• There is not a single player in the Big Ten averaging double-digit rebounds. That surprised me. Heck, Pitt's DeJuan Blair averages close to six offensive rebounds. The Big East has four guys averaging double-figure rebounds, and the fifth-leading rebounder in the conference would be leading the Big Ten.

• Davidson is not only a well-coached team with really good players, but also a team full of great kids, including Max Paulhus Gosselin. But the senior from Canada is getting a reputation for playing on the fringe of dirty, and it is hard to mount a defense for him. Gosselin was tossed from a game against NC State for a flagrant and unnecessary foul, and against Duke he delivered a purposeful elbow to Kyle Singler's chest while Singler was setting a screen. There can be a fine line between tough and dirty, but I fear Gosselin is treading too close to that line. He is too good of a kid and player for that.

• You can X-and-O all you want to, but basketball is still about confidence. How it comes and goes remains a mystery no coach or player can solve.

• Tennessee is more athletic and longer than last year, but the Volunteers are not as good defensively. Remember, UT is a relatively new team, with completely new guards. For Tennessee to be the best team in the SEC, the Vols will have to learn to stay in front, make teams shoot over them, and stop gambling and giving opponents so many easy and open shots. They put up more than enough points to win, and are winning games and are in a position to win games against really good teams because they play hard and rebound. As soon as Tennessee figures out the defense, the Vols will be really good.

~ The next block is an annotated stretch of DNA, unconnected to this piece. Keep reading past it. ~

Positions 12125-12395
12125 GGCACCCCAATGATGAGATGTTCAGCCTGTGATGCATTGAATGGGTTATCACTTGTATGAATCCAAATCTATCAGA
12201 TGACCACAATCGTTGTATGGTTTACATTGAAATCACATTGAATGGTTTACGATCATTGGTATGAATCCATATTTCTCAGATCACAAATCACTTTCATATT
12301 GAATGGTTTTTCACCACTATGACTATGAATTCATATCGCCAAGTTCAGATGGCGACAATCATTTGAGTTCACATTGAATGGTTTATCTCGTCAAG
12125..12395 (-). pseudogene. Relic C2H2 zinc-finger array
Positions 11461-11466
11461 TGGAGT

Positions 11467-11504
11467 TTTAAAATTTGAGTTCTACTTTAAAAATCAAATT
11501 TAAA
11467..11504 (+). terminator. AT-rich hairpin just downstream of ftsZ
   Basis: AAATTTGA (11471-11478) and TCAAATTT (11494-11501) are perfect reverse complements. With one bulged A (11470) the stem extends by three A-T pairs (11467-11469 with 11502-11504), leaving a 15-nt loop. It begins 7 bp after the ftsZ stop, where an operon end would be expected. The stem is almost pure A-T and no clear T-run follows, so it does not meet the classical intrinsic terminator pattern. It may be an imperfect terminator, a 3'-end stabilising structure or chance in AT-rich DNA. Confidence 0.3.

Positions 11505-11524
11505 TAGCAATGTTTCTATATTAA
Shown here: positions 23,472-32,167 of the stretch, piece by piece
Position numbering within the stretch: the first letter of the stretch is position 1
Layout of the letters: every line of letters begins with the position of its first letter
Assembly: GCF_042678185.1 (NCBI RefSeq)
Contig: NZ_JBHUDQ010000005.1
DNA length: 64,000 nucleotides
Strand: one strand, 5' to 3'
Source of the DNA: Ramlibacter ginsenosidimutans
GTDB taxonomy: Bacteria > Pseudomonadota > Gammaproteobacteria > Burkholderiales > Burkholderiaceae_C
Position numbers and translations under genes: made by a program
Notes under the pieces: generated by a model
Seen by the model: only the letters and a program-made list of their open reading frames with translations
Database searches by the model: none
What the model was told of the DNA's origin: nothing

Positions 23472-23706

• I still believe that Arizona State's James Harden is the best all-around player in the country. That's why I put him as one of my five preseason first team All-Americans. The same goes for UCLA's Darren Collison. If I had to choose one point guard, it would be him. He is a winner and a terrific all-around point guard.

• Florida guard Nick Calathes is quietly playing his tail off. Calathes had 32 points against NC State and is averaging 17 points, four-plus rebounds and just under seven assists per game.

• Clemson has a chance to be special this year -- the best Tigers team since Dale Davis and Elden Campbell won the ACC regular season in 1990. I like the way Clemson is playing.

• Dayton is 14-1 and one of the best defensive teams in the nation. Brian Gregory plays 12 guys in a platoon system, and the Flyers are athletic and energetic on defense. Dayton is holding teams to 35 percent shooting and just 55 points per game. There's not much offense, but the Flyers are very quick, with a blue-collar toughness to them. Chris Wright is the leading scorer and rebounder and is finally healthy after missing 19 games last season. The Flyers may not be quite as good as Xavier, but they can play with anyone in the Atlantic 10 and have already beaten Marquette, Auburn, George Mason and Miami (Ohio).